Big Mouth

There is no one who I know that wants to be called a “big mouth.” It conjures up ugly images and emotions in nearly every person. When a big mouth enters a room, all eyes roll in disgust. The bigger problem lies with the ears. It is impossible to stop hearing a big mouth in the same room. Deafness is the only consolation, but I find such a view too morbid, too dark. An even bigger problem ensues if the big mouth turns out to be me. All sorts of rationalizations float to the surface. “People like being around me. They laugh at my jokes and stories and always smile as I greet them.” At this point, a good friend needs to swoop in and help shed some much needed light.

King Solomon does not qualify as the much needed friend. He died thousands of years ago in case you did not know; however, Solomon did leave behind an astonishing array of wisdom with his Proverbs. This one sticks out like a sore thumb: “Whoever guards his mouth preserves his life; he who opens wide his lips comes to ruin” (Proverbs 13:3, ESV). I think the second part of that verse could be translated as follows, “…he who has a big mouth comes to ruin.” In one sense, I think this has to do with remaining physically alive. In another sense, this pertains to remaining alive in one’s personal and professional spheres.

The first part of King Solomon’s proverb exhorts his readers to guard their mouths in order to preserve their lives. Opening my mouth out of turn about others or myself leads to much divisiveness. If I have a penchant for saying the wrong things, or the right things in the wrong way or at the wrong time, the consequences may be severe. In the workplace, having a big mouth could lead to being passed over for a promotion, being demoted, or even fired. No employer wants an employee who causes division, or exhibits an inability to watch his words. When it comes to friendships, one’s big mouth could be the reason for the lack of trusted companions and the corresponding loneliness.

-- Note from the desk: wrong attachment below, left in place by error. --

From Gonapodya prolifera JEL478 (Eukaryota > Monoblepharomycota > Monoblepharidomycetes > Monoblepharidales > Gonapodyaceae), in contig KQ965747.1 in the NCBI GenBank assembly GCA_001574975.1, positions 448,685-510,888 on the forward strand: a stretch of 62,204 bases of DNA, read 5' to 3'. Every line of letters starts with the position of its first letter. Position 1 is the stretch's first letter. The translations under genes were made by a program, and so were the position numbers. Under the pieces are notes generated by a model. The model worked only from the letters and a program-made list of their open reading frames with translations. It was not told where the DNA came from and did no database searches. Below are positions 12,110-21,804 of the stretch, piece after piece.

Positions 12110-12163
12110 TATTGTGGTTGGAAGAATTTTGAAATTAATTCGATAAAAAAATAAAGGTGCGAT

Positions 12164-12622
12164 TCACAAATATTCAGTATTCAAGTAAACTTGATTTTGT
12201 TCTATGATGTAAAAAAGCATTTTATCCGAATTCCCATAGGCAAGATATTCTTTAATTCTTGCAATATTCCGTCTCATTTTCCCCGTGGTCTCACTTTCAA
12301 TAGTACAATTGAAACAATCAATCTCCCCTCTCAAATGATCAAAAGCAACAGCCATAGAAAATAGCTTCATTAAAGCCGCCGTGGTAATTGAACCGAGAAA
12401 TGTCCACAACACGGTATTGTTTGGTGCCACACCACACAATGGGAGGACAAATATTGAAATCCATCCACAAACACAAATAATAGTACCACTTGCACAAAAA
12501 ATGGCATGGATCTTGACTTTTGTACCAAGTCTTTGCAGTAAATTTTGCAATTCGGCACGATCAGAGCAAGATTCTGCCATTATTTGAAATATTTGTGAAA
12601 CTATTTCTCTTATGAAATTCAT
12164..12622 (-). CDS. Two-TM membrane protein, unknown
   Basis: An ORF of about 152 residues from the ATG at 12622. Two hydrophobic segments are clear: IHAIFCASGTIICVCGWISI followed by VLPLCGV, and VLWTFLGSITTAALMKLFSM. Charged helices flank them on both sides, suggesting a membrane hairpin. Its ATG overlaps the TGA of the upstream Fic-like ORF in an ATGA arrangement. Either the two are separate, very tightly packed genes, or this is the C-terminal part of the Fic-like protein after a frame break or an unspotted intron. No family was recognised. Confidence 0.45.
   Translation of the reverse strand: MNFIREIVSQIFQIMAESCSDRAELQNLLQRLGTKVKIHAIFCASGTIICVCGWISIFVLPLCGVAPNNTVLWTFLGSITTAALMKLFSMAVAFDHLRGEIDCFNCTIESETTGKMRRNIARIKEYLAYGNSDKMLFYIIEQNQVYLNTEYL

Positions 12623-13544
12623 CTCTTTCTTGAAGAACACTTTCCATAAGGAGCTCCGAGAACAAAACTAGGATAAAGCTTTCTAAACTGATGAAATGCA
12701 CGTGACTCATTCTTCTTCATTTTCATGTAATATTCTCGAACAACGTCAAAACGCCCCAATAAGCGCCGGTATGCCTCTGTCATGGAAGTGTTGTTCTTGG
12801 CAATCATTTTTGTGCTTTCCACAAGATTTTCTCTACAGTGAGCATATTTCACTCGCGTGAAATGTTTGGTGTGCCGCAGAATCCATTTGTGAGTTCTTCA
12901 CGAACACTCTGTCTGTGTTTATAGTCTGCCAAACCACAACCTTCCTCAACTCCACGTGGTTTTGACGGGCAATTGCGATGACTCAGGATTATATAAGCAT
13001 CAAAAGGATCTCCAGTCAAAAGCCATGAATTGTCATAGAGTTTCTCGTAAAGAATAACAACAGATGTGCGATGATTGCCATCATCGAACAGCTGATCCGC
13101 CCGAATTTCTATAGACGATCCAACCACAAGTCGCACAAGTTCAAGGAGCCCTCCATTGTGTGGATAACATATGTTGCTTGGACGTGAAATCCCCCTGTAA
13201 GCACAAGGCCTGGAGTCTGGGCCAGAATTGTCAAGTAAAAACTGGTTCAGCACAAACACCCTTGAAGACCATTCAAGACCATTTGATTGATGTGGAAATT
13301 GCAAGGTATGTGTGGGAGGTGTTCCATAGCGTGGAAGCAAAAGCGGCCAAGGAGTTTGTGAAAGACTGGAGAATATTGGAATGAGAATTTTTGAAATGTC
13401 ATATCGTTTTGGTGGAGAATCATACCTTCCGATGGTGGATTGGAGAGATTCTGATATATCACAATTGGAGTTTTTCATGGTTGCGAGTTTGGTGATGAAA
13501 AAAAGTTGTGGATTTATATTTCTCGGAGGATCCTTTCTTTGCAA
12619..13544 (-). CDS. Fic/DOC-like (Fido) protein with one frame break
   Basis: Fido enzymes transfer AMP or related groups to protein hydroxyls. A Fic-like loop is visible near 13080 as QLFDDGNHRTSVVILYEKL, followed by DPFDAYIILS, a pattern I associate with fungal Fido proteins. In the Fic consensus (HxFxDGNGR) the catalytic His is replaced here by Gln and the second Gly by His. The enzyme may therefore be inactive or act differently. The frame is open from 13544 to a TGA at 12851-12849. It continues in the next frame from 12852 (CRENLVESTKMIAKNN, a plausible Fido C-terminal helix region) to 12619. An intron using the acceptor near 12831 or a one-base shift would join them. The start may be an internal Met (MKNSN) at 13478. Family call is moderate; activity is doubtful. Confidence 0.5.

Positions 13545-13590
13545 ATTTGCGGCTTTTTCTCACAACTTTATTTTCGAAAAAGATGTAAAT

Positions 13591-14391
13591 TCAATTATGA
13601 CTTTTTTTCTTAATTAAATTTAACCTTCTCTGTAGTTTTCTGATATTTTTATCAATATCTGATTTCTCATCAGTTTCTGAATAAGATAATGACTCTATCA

Because the phrase big mouth is negative, I want to add a layer of complexity to this post. This time I will use the word outspoken. Webster’s dictionary defines this term in two ways: 1.) direct and open in speech or expression; and 2.) spoken or expressed without reserve. I fit both definitions of this word to a tee, hence the reason for exploring it. There are situations and places where it is important to speak up. Being silent will not be good for anyone. The reverse is also true as a different context may require silence. This is hard because silence might be perceived as assent by the person desiring to speak up. When do I speak or remain silent?

Well, once again, the issue comes down to self-control, which is a fruit of the Spirit. People and circumstances and/or situations will not cease to be trying or taxing upon me. Instead, they test my ability to exhibit self-control. You see, the character trait of being outspoken has much to commend it. Families, marriages, friendships, employer-employee relations and more need men and women who speak plainly, honestly, and with conviction; however, wielding my outspokenness like a kid carrying a toy gun has the potential to be every bit as ruinous as a big mouth. Reading and meditating over Proverbs such as today’s helps provide the soil for maturity to develop. Seeking the prayers and counsel of those who are wiser provide much needed support during hard seasons. All these practical steps help me to abide in the Lord for self-control.

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